Chinese tourist arrivals dropped by 34.8 percent to 12,237 in February compared to the same point last year, according to Asian travel trade newspaper TTG. Around 6,500 fewer tourists arrived from China last month, largely due to the cancellation of charter flights, which are expected to resume in April.
Visitor numbers to the Maldives dropped by 4.7 percent year on year in February following the political crisis, the industry paper revealed. Arrivals fell from 87,392 to 83,252, after having grown by 13.4 percent when compared with the same period in 2010.
Arrivals from the UK also fell, while visitors from France and Germany rose by 4.9 percent and 25 percent, respectively.
Efforts including familiarisation trips arranged for the media and tour operators have been employed to reassure Chinese tour operators who appear to have been unnerved more than others by the upheavals following February 7.
The Chinese market makes up around a fifth of all tourist arrivals to the Maldives in a sector that indirectly contributes over 70 percent of the country’s GDP.
George Weinmann, Chief Executive of Mega Maldives Airlines, which charters flights between Male’ and multiple Chinese destinations, told the New York Times this week the full schedule of flights was to resume on April 4. He was confident that his business would continue to grow – its employee numbers have doubled in just over a year.
The Maldives sent a group of 200 to the recent ITB trade fair in Berlin, representing 65 companies, to reassure the international markets that the Maldives remained a safe travel destination.
The need for this public relations exercise was reflected by the words of Minister of State for the Foreign and Commonwealth Office (FCO), Lord Howell, who felt the need to defend the country‘s image during discussion of the Maldives’ situation in the House of Lords on March 22.
“The Maldives, as my noble friend has said, remains the paradise and attractive tourist area that it has always been and continues to be, because at the moment we do not judge that there is any danger in the tourist areas,” said Howell.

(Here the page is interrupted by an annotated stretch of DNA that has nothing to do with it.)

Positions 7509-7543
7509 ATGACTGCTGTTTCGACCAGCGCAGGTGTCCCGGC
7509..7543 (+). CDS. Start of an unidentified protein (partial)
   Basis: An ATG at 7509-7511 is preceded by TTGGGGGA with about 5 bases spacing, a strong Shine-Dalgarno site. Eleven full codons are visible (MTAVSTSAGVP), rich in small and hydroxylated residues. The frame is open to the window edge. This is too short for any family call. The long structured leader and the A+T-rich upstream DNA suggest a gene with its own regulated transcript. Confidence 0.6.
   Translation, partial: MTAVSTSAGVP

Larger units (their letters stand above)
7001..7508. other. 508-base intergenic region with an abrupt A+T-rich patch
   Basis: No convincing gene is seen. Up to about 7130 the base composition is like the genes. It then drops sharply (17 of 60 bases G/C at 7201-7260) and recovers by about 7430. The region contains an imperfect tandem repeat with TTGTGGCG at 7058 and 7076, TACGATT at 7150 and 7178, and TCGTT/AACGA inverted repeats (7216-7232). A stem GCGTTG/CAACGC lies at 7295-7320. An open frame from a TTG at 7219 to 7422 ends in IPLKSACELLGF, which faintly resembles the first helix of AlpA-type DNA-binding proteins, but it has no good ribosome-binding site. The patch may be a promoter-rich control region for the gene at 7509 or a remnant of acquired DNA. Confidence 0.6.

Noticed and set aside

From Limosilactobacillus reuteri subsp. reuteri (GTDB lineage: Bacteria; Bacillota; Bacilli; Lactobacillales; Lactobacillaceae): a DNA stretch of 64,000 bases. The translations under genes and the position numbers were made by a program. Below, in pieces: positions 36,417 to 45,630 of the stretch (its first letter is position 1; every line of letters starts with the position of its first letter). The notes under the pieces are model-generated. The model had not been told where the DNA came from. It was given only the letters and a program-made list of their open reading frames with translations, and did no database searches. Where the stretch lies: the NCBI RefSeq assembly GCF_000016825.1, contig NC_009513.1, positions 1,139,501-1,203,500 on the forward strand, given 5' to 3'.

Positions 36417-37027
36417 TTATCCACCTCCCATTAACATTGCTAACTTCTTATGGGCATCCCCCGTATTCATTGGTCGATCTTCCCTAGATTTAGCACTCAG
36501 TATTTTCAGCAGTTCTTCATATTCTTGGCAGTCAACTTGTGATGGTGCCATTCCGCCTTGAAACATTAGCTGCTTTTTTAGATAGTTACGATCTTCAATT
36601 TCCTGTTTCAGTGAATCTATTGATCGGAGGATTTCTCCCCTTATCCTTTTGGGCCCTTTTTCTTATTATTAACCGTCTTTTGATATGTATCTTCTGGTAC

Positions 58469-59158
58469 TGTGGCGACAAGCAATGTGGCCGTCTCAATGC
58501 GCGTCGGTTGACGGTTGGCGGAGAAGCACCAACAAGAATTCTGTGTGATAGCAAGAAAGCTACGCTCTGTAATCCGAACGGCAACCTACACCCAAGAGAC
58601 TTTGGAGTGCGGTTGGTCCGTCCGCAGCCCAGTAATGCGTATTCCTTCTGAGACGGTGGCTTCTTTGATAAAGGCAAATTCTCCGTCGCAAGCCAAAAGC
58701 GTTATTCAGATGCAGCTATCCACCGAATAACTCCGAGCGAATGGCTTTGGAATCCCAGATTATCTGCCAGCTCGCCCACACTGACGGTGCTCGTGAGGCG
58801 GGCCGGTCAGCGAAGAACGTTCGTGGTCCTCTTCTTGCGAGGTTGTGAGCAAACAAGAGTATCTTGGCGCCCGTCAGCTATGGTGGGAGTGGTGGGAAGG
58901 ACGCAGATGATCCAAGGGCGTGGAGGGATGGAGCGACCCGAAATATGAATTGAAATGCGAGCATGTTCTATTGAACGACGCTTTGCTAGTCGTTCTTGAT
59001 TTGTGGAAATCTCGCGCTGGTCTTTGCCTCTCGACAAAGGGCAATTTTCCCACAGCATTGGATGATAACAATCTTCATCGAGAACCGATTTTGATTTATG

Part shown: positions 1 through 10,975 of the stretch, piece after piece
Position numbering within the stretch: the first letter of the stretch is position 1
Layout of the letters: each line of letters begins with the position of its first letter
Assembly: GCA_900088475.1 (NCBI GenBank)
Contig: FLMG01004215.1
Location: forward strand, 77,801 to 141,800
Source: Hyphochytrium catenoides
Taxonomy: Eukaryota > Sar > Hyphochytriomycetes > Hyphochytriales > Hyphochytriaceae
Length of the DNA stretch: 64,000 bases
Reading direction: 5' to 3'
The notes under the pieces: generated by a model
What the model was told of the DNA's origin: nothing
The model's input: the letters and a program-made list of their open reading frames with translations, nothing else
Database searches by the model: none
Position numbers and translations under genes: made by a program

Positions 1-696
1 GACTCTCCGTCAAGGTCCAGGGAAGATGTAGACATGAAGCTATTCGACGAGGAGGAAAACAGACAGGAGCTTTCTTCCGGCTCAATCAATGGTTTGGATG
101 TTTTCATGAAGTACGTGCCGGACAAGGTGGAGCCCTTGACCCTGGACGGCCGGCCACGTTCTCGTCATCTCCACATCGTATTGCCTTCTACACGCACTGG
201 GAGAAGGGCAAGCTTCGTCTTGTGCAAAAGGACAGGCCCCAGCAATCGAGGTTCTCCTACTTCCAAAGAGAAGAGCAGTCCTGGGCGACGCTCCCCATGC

The FCO lifted all travel restrictions to the UK on March, as did Germany, though it has been reported that tourists in resorts have been prevented from taking trips to the capital.
Politics in paradise
The alleged involvement of tourist resort magnates in February’s changeover of power has seen attempts to politicise the tourism industry, in particular to put pressure on tourists to avoid certain resorts.
In the UK, a Maldives Travel Advisory website has been established, grading a number of resorts on a traffic light system, ranging from ‘green’ sites which the advisory urges tourists to visit, ‘amber’ which are under consideration regarding their alleged involvement in the changeover, and ‘red’ which the advisory urges against travel to.
The selective nature of the boycott is indicative of the desire of all sides to shield the image of the tourist industry from long term damage. Of the 107 resorts currently listed on the website, only 12 are listed in the ‘red’ category, with another 12 in the ‘amber’ category.
The Friends of Maldives (FOM) group has attempted to publicise this travel advisory, for example by handing out leaflets outside of a meeting held by the Tourism Minister Ahmed Adheeb Abdul Gafoor in London earlier this month.
This attempt did receive some coverage in the British Media, with prominent columnist for the The Daily Telegraph, Oliver Smith, writing, “The moral implications of visiting the Maldives have been called into question following the downfall of Mr Nasheed.”
Adheeb had earlier expressed concerns that the message of the political and geographical separation of the resorts from wider Maldivian society was not being made clear enough: “That message is not going out. People don’t know that the resorts are separate [from the rest of the Maldives], and international headlines have made people panic.”
The Maldives Marketing and Public Relations Corporation (MMPRC) has employed the services of a professional PR company, Rooster Creative Public Relations Ltd to represent its interests in the UK, explaining, “The purpose of having a full time PR and Marketing agency is to overcome the image that is continuously spoiling in the UK market due to the current political turbulence.”
Despite the presence of some Maldivian Democratic Party (MDP) supporters outside of the venue who distributed literature relating to police brutality, the party insists that politics should not impinge on tourism.
In a recent interview, the former Minister for Tourism Dr Mariyam Zulfa told Minivan News, “It has never been the MDPs intention or any other political party’s intention to harm the economy in any way.”
Concerns that politics will damage the image of the destination could be premature. In the days after the coup, a report on Reuters that tourists “barely put down their cocktails during the political crisis” appears emblematic of the attitude of those seeking relaxation in paradise.
In a February poll taken on the Chinese social networking site Weibo, only a third of over 8000 respondents said that the coup had affected them. Tourists at Ibrahim Nasir International Airport (INIA) who were recently asked their opinion about the politics in Male’ did not show concern.
A couple from London said they were unaware of any issues, whilst a Swiss tourist stated his belief that the problem was one for the state to deal with and should not concern tourists.